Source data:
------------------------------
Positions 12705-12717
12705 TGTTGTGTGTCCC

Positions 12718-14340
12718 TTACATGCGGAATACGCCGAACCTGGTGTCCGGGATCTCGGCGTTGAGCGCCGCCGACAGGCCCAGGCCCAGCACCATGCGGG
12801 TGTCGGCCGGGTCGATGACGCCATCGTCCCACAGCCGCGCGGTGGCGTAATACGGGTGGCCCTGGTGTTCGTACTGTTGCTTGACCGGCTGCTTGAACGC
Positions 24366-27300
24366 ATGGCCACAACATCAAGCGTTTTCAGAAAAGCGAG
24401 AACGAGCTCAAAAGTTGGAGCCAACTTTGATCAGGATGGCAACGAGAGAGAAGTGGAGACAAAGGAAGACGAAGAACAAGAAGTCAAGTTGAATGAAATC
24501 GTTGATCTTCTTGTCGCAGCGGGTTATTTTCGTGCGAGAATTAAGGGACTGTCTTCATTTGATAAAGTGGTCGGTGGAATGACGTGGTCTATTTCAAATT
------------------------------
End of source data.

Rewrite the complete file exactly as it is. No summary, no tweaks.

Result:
Positions 12705-12717
12705 TGTTGTGTGTCCC

Positions 12718-14340
12718 TTACATGCGGAATACGCCGAACCTGGTGTCCGGGATCTCGGCGTTGAGCGCCGCCGACAGGCCCAGGCCCAGCACCATGCGGG
12801 TGTCGGCCGGGTCGATGACGCCATCGTCCCACAGCCGCGCGGTGGCGTAATACGGGTGGCCCTGGTGTTCGTACTGTTGCTTGACCGGCTGCTTGAACGC
Positions 24366-27300
24366 ATGGCCACAACATCAAGCGTTTTCAGAAAAGCGAG
24401 AACGAGCTCAAAAGTTGGAGCCAACTTTGATCAGGATGGCAACGAGAGAGAAGTGGAGACAAAGGAAGACGAAGAACAAGAAGTCAAGTTGAATGAAATC
24501 GTTGATCTTCTTGTCGCAGCGGGTTATTTTCGTGCGAGAATTAAGGGACTGTCTTCATTTGATAAAGTGGTCGGTGGAATGACGTGGTCTATTTCAAATT